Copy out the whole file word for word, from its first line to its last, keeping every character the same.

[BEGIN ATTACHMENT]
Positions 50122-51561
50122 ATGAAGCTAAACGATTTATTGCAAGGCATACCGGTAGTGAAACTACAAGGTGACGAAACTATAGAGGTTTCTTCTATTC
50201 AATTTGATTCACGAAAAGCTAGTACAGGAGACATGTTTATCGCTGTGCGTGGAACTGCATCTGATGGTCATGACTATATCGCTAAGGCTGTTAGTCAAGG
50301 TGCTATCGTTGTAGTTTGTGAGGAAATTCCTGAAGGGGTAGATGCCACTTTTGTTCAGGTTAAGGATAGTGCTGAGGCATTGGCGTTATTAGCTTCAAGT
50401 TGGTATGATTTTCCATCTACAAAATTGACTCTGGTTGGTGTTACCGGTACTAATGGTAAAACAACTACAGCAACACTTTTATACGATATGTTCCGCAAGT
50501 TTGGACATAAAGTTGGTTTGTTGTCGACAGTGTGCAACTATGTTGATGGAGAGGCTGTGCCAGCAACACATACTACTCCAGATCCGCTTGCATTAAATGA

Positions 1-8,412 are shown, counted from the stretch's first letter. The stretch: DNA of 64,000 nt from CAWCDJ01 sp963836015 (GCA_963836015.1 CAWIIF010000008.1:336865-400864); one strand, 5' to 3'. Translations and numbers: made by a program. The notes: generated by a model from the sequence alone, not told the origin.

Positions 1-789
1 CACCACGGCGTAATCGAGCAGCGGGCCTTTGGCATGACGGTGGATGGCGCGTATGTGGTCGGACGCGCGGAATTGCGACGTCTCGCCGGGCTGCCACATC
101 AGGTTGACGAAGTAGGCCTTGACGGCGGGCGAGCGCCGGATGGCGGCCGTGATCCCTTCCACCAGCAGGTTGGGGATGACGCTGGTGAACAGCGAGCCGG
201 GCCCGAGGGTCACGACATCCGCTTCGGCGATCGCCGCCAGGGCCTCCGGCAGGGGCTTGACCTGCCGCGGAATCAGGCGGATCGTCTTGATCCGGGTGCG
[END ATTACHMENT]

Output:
Positions 50122-51561
50122 ATGAAGCTAAACGATTTATTGCAAGGCATACCGGTAGTGAAACTACAAGGTGACGAAACTATAGAGGTTTCTTCTATTC
50201 AATTTGATTCACGAAAAGCTAGTACAGGAGACATGTTTATCGCTGTGCGTGGAACTGCATCTGATGGTCATGACTATATCGCTAAGGCTGTTAGTCAAGG
50301 TGCTATCGTTGTAGTTTGTGAGGAAATTCCTGAAGGGGTAGATGCCACTTTTGTTCAGGTTAAGGATAGTGCTGAGGCATTGGCGTTATTAGCTTCAAGT
50401 TGGTATGATTTTCCATCTACAAAATTGACTCTGGTTGGTGTTACCGGTACTAATGGTAAAACAACTACAGCAACACTTTTATACGATATGTTCCGCAAGT
50501 TTGGACATAAAGTTGGTTTGTTGTCGACAGTGTGCAACTATGTTGATGGAGAGGCTGTGCCAGCAACACATACTACTCCAGATCCGCTTGCATTAAATGA

Positions 1-8,412 are shown, counted from the stretch's first letter. The stretch: DNA of 64,000 nt from CAWCDJ01 sp963836015 (GCA_963836015.1 CAWIIF010000008.1:336865-400864); one strand, 5' to 3'. Translations and numbers: made by a program. The notes: generated by a model from the sequence alone, not told the origin.

Positions 1-789
1 CACCACGGCGTAATCGAGCAGCGGGCCTTTGGCATGACGGTGGATGGCGCGTATGTGGTCGGACGCGCGGAATTGCGACGTCTCGCCGGGCTGCCACATC
101 AGGTTGACGAAGTAGGCCTTGACGGCGGGCGAGCGCCGGATGGCGGCCGTGATCCCTTCCACCAGCAGGTTGGGGATGACGCTGGTGAACAGCGAGCCGG
201 GCCCGAGGGTCACGACATCCGCTTCGGCGATCGCCGCCAGGGCCTCCGGCAGGGGCTTGACCTGCCGCGGAATCAGGCGGATCGTCTTGATCCGGGTGCG